Comeback (2000–2019)[edit | edit source]
Retirement did not last long, as Atsushi Onita challenged Choshu to a barbed wire deathmatch in 2000. Choshu accepted and wrestled Onita. He then balanced wrestling and booking for NJPW, until his departure in 2002, stemming from the departures of Keiji Mutoh and Satoshi Kojima, among others, to AJPW, which caused his position of head booker taken away.
After leaving NJPW, he formed Fighting World of Japan Pro Wrestling in 2003, which would later changed to Riki Pro, after the failure of some of their big shows. He ran Riki Pro until 2005 when he returned to NJPW as a site foreman, booker, and wrestler. In 2007, Choshu joined the Legend stable with Masahiro Chono, Jushin Thunder Liger, and AKIRA.
Choshu also promotes an occasional series of events called "LOCK UP", which feature talent from New Japan and other promotions. New Japan supported this financially until 2008 before withdrawing.
In 2012 Riki was booked in a series of matches for LEGEND The Pro Wrestling and Dradition.
In wrestling[edit | edit source]
- Finishing moves
- Sasori-gatame – innovated
- Signature moves
- Bare knuckled punch
- Belly-to-back suplex
- Crucifix pin
- Dragon sleeper
- German suplex
- Kitchen Sink (Running knee strike to the gut of the opponent)
- Reverse chickenwing
- Scoop Powerslam
- Side headlock
- Toe kick
- Vertical suplex
- "Kakumei Senshi"
Championships and accomplishments[edit | edit source]
- All Japan Pro Wrestling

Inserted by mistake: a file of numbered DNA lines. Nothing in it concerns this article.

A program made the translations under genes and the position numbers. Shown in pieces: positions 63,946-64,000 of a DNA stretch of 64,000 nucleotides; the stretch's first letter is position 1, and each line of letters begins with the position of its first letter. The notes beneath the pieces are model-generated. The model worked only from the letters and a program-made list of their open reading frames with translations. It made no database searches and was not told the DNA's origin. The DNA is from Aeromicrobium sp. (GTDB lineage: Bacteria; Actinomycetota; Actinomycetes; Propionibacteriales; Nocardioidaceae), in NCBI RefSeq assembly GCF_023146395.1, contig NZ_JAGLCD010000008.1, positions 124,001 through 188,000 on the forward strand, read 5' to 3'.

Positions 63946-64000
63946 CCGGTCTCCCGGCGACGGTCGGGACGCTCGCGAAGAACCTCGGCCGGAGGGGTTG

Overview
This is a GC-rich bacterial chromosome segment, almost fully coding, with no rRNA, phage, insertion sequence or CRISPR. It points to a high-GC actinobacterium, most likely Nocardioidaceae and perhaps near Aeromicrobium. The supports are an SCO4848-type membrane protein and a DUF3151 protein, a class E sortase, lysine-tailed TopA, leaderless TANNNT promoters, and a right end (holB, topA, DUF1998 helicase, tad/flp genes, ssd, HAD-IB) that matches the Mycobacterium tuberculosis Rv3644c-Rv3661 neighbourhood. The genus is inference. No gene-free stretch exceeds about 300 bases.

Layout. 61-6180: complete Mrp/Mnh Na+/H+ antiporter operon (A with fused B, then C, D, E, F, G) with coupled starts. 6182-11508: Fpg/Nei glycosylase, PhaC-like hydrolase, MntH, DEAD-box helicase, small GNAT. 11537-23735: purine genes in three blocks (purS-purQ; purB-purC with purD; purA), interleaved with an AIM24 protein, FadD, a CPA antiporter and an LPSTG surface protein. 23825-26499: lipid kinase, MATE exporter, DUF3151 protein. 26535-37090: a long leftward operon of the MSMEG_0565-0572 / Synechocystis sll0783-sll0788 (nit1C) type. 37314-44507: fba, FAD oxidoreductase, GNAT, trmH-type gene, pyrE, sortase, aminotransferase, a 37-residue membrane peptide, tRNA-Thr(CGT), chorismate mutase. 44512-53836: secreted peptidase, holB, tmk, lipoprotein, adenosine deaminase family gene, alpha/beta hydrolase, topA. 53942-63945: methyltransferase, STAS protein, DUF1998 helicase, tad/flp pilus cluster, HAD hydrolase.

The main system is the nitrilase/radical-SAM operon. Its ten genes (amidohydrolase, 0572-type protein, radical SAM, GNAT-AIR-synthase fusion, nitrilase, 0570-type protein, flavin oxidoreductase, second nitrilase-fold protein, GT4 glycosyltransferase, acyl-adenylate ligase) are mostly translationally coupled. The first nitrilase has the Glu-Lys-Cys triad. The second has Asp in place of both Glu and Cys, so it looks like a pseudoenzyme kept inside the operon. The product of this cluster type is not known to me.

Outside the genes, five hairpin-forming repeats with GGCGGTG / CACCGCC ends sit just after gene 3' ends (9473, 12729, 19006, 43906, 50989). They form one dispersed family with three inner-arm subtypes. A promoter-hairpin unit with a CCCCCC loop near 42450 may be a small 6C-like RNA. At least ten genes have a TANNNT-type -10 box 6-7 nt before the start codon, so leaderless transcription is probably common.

- Fighting World of Japan Pro Wrestling
- WMG Tag Team Championship (1 time) – with Genichiro Tenryu
- New Japan Pro Wrestling
- Greatest 18 Championship (1 time)
- IWGP Heavyweight Championship (3 times)
- IWGP Tag Team Championship (3 times) – with Masa Saito (1), Takashi Iizuka (1), and Kensuke Sasaki (1)
- NWA North American Tag Team Championship (Los Angeles/Japan version) (1 time) – with Seiji Sakaguchi
- WWF International Heavyweight Championship (1 time)
- G1 Climax (1996)
- G1 Tag LeagueSuper Grade Tag League (1992) – with Shinya Hashimoto
- Six Man Tag Team Cup League (1988) – with Antonio Inoki and Kantaro Hoshino
- World Cup Tournament (1989)
- Pro Wrestling Illustrated
- PWI ranked him #30 of the 500 best singles wrestlers during the "PWI Years" in 2003
- Tokyo Sports
- Best Bout Award (1983) vs. Tatsumi Fujinami on April 3
- Best Bout Award (1984) vs. Antonio Inoki on August 2
- Best Bout Award (1985) vs. Jumbo Tsuruta on November 5
- Best Bout Award (1993) vs. Genichiro Tenryu on January 4
- Distinguished Service Award (1983)
- Effort Award (1977)
- Fighting Spirit Award (1979, 1986, 1988, 1989)
- Service Award (1997)
- Technique Award (1981)
- Universal Wrestling Association
- Wrestling Observer Newsletter
- 5 Star Match (1986) with Yoshiaki Yatsu vs. Jumbo Tsuruta and Genichiro Tenryu on January 28
- Best Booker (1992)
- Promoter of the Year (1995, 1996, 1997)
- Wrestler of the Year (1987)
- Wrestling Observer Newsletter Hall of Fame (Class of 1996)